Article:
Investors are effectively taking a chance on you and your business, so if you have made mistakes, can’t answer every question or your figures aren’t quite what you’d like them to be, don’t hide the truth, shy away or exaggerate the numbers.

An investor will know if you’re trying to avoid a particular line of questioning and it will lead them to wonder what else you’re not telling them. Respect their intelligence and be up front.

Understand your sector

You need to have as much information about your sector as possible. Investors will want to hear that you know your industry inside and out – what’s the market size, what’s the market value, do you have competitors, what are your competitors doing in the space, what does your audience look like, etc. These are all important questions that you should know the answer to.

Investors will expect you to be the expert in the room when it comes to your industry, even if they have invested in similar sectors, so it’s your job to educate and inform, giving them as much information as they need to help them reach a decision.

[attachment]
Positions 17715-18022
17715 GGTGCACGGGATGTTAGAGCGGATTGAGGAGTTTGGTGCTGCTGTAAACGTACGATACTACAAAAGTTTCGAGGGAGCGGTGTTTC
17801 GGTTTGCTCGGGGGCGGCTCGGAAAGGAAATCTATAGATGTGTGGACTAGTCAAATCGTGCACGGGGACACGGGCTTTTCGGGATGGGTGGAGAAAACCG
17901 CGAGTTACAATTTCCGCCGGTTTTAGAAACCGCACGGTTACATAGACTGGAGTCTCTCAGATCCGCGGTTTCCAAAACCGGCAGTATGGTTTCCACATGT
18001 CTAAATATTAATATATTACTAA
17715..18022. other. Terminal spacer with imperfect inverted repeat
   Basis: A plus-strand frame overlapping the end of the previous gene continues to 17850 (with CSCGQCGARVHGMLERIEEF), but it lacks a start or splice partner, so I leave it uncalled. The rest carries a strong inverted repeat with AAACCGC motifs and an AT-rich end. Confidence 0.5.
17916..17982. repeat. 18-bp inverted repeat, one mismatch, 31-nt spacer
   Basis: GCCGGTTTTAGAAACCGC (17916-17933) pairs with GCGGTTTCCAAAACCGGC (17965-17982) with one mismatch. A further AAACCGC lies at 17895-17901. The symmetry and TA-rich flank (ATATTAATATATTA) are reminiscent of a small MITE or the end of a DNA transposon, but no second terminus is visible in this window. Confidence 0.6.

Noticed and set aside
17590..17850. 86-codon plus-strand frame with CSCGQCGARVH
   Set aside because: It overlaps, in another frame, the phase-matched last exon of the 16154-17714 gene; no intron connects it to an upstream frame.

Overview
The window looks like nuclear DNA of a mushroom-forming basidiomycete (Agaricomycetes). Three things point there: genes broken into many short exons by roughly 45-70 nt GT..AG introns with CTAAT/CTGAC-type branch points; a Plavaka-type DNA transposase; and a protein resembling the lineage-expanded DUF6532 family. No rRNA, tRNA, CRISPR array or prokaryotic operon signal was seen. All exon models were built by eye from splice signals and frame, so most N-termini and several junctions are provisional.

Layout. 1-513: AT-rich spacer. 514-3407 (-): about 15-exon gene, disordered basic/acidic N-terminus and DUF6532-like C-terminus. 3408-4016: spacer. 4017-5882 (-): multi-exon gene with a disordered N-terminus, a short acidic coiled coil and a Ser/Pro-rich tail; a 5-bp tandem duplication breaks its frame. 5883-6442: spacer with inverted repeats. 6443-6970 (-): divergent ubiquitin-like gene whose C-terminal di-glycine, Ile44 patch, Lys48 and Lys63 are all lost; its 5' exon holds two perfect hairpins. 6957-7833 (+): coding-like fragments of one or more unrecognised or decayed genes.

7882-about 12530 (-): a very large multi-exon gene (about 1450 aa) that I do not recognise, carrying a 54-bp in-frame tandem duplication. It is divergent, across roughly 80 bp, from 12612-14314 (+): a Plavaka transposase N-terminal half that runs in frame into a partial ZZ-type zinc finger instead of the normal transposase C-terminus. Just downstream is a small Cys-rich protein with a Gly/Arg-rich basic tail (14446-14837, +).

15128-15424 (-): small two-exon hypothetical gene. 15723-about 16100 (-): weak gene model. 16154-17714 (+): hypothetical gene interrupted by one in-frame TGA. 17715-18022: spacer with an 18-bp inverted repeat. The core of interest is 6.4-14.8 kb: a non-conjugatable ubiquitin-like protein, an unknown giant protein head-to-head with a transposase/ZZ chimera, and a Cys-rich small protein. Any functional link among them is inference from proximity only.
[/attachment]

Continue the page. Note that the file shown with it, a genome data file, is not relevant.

Be realistic

One of the most important questions business owners need to ask themselves is “how much money should I ask for”? Some entrepreneurs will start with a huge sum and overestimate how much they will actually need, while others will underestimate their requirements in fear of putting off an investor by asking for a larger sum. Neither strategy is likely to result in success.

When sizing your request, you should consider your company stage, the type of investor you’re pitching to, investment terms, what you’ll be using the funds for and the projected return on investment. It’s no easy task – if you’re greedy or change your request under pressure, you will be at risk of losing your credibility – but it’s one of the most crucial factors when it comes to securing investment.

Welcome conversation

While you should always go into a pitch with a compelling presentation, it shouldn’t take up your entire meeting. Investors love to talk, so let them. Invite them to comment and ask questions, and don’t be afraid to talk less. Pitching can often be a very formal process, but it shouldn’t feel forced or be an uncomfortable encounter for either party. A pitch should be a conversation.

You don’t have to be a sales whiz or a great public speaker to wow an investor, you just need to know your market and be able to demonstrate your value. At Fuel Ventures we specifically look for ambitious entrepreneurs with businesses that have the potential to scale globally into multibillion-pound markets.

Getting in the room is one thing – when you can successfully capture an investor’s attention, give them an air-tight business plan, tell an inspiring story and back up your numbers, you will have a truly compelling pitch.

Mark Pearson is the founder of investment fund Fuel Ventures